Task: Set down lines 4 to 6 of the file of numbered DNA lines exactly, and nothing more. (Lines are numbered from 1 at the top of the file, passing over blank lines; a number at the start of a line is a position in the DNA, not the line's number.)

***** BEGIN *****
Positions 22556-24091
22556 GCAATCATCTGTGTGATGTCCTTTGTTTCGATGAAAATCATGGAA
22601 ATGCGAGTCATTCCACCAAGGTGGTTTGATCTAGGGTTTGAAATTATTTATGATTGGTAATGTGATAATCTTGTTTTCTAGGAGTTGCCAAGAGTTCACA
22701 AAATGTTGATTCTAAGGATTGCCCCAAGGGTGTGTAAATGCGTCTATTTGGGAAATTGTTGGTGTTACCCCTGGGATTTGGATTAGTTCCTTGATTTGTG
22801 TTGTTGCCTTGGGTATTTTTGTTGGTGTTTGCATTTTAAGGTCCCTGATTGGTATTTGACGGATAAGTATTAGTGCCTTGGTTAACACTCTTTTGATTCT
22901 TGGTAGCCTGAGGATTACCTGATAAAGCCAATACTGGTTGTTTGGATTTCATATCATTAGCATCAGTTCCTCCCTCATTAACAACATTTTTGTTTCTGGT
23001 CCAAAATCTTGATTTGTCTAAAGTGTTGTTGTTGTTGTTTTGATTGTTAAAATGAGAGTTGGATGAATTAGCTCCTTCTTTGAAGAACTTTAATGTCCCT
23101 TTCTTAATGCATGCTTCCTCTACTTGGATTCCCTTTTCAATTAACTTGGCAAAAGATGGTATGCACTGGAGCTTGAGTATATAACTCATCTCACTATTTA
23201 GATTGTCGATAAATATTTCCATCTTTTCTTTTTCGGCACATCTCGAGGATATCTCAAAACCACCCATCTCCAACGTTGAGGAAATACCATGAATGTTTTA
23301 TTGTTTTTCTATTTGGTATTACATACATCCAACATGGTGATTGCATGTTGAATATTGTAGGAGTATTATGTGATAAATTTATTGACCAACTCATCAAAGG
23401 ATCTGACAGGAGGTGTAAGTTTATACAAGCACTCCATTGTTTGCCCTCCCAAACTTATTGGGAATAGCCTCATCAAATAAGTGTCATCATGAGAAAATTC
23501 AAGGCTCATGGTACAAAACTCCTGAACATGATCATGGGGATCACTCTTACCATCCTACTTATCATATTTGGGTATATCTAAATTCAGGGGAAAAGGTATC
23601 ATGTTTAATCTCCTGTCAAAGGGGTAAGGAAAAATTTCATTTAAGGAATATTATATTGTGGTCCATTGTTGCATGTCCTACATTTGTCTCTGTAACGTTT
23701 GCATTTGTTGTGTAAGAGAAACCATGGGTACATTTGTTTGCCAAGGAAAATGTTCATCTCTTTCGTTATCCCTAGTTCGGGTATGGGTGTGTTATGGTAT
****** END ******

22701 AAATGTTGATTCTAAGGATTGCCCCAAGGGTGTGTAAATGCGTCTATTTGGGAAATTGTTGGTGTTACCCCTGGGATTTGGATTAGTTCCTTGATTTGTG
22801 TTGTTGCCTTGGGTATTTTTGTTGGTGTTTGCATTTTAAGGTCCCTGATTGGTATTTGACGGATAAGTATTAGTGCCTTGGTTAACACTCTTTTGATTCT
22901 TGGTAGCCTGAGGATTACCTGATAAAGCCAATACTGGTTGTTTGGATTTCATATCATTAGCATCAGTTCCTCCCTCATTAACAACATTTTTGTTTCTGGT